- The Washington Times - Sunday, May 14, 2006

With the Washington Nationals off to a poor start in their second season, it somehow seems much longer than a year ago that major league baseball returned to the nation’s capital after a 34-year absence.

Yet for those who enjoy reading about as well as watching the erstwhile national pastime, two new books effectively recapture the euphoria of 2005 — particularly the first half, when the Nationals went a startling 50-31 and led the National League East.

In “Baseball Is Back,” Silver Spring author James R. Hartley takes a game-by-game look at the first season ($29.95, Corduroy Press, 292 pages, illus.). Also included are all 162 box scores, a valuable tool for future researchers.

Meanwhile, Associated Press writer and baseball author Frederic J. Frommer checks in with “The Washington Nationals: 1859 to Today” ($24.95, Taylor Trade Publishing, 193 pages, illus.), which traces the history of baseball in the District from Civil War days. The title is somewhat misleading, however, since the city’s two American League franchises of the 20th century were known more often as “Senators” rather than “Nationals.”

Although each book clearly is a labor of love, both could have used tighter editing. Hartley, publisher and editor of the “Nats News,” frequently gets tripped up by punctuation and grammar — and, surprisingly, misspells the name of Nationals president Tony Tavares.

Frommer perpetuates such errors as misstating the length of patriarch Clark Griffith’s tenure with the original Senators and the names of expansion Senators pitcher Bennie Daniels and 2005 Nationals hitting coach Tom McCraw. He also says the 1969 All-Star Game was played at RFK Stadium to pay “tribute to the nation’s capital as part of the sport’s 100th anniversary celebration.” In fact, it was held in Washington for the third time in 14 years only because Cincinnati’s new Riverfront Stadium was not completed in time.

Yet such gaffes are relatively insignificant. The real value of both books — like that of the Nationals themselves — is simply that they exist.

Hartley, in particular, does a notable job of recapturing in detail the 2005 season, with all its ups and downs on and off the field. In years to come, his research may prove even more valuable than it does now.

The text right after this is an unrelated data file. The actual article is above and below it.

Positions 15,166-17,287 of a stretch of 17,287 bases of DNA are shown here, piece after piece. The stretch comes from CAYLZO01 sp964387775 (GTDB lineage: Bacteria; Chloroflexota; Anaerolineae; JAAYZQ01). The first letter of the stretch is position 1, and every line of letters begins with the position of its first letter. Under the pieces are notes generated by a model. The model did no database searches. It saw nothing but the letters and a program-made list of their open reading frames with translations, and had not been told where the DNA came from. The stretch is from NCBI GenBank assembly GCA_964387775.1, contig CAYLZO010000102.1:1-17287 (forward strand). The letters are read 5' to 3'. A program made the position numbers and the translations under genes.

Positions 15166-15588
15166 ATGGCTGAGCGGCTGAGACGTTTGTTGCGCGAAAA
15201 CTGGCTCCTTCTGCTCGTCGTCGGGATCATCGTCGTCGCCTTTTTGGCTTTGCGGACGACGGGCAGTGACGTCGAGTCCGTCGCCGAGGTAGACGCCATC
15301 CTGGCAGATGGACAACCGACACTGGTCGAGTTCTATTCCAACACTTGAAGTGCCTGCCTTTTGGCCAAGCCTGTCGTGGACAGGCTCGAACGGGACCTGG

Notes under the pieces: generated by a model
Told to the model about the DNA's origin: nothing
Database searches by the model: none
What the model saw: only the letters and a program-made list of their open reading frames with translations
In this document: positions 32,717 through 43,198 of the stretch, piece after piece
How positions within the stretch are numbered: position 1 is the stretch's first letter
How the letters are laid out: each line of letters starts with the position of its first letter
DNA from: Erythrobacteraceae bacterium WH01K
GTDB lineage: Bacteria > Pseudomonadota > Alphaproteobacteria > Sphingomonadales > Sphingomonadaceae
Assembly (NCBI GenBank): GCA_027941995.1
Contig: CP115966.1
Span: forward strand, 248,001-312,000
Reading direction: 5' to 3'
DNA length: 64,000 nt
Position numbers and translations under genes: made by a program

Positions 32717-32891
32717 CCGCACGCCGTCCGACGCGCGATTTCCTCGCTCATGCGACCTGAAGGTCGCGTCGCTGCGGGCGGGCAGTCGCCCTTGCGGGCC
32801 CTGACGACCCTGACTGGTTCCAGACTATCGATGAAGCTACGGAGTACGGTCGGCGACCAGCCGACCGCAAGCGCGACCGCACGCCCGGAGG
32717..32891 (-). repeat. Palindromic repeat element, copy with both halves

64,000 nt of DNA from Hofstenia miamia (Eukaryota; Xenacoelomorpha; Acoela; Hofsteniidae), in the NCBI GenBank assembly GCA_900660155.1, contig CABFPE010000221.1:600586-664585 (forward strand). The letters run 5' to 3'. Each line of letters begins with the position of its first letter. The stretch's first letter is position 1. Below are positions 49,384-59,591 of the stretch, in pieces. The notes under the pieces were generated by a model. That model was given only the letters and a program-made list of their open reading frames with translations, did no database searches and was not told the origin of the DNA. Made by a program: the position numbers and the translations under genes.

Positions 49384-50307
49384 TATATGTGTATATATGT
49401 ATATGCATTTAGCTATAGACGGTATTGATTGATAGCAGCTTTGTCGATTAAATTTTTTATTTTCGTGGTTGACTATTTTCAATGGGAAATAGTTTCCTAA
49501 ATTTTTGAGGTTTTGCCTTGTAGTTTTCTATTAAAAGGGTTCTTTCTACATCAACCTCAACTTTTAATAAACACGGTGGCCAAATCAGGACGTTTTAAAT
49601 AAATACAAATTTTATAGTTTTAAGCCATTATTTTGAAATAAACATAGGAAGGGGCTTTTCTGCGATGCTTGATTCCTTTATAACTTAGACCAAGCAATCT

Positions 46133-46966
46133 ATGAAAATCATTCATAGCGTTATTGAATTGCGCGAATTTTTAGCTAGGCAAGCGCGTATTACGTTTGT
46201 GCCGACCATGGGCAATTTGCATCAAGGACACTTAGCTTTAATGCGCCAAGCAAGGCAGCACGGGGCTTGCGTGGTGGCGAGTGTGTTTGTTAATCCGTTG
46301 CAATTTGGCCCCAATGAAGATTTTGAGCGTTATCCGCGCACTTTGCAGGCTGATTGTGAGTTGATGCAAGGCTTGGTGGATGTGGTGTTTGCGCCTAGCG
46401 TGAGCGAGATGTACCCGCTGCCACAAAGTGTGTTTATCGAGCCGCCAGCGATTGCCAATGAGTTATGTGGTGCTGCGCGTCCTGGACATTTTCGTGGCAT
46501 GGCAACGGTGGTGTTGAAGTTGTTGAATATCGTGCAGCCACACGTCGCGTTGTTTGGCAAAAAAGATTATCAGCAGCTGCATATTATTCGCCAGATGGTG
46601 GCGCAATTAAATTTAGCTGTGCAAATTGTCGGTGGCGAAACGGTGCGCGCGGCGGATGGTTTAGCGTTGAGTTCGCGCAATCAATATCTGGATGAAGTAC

Of special interest, or anguish, is the wrangling on the D.C. Council and with Major League Baseball on the issue of financing a new ballpark on the Anacostia Waterfront. This is not fun to read, and couldn’t have been fun to write, but it does illustrate the ongoing conflicts that threatened for a time to abort the Montreal Expos’ transfer to Washington.

Political, legal and financial disputes in Washington? How could that be?

Frommer, of course, is dealing with the long view. He rewrites the clips effectively in showing how first Calvin Griffith and then Bob Short betrayed Washington’s loyal and long-suffering fans by moving their teams, respectively, to Minnesota after the 1960 season and Texas after the 1971 campaign.

He also relates nicely how the customarily inept original Senators broke through to win pennants in 1924, 1925 and 1933, plus the World Series in ‘24. Older fans may tend to forget that the names of Walter Johnson, Bucky Harris and Joe Cronin mean nothing to most youngsters. Thanks to Frommer, a quick primer is now available.

When the ‘24 team beat the heavily favored New York Giants in Game 7 of the World Series — with the twice-vanquished Johnson gaining his first Series victory when Earl McNeely’s famous “pebble hit” bounced over the third baseman’s head as the winning run scored in the 12th inning — all heck broke loose.

Watching with Griffith from a Willard Hotel window as presumably bathtub-ginned citizens snaked down Pennsylvania Avenue, commissioner Kenesaw Mountain Landis is supposed to have remarked, “You know, Clark, the ancient Greeks and Romans must have had their games that flourished and then vanished. I wonder if this might be the high point of this game we love, baseball.”

Landis died in 1944 and Griffith in 1955, so the story cannot be verified — and might indeed be apocryphal. Yet anybody who cares about baseball in Washington should relish its retelling.

It probably will be years before the fledgling Nationals and the Lerner family have anything as joyous to celebrate — but as Santayana suggested, those who do not know the past are doomed to repeat it. So perhaps by keeping memories alive, authors Hartley and Frommer are doing their part toward creating a happy horsehide future in these long-forsaken baseball parts.

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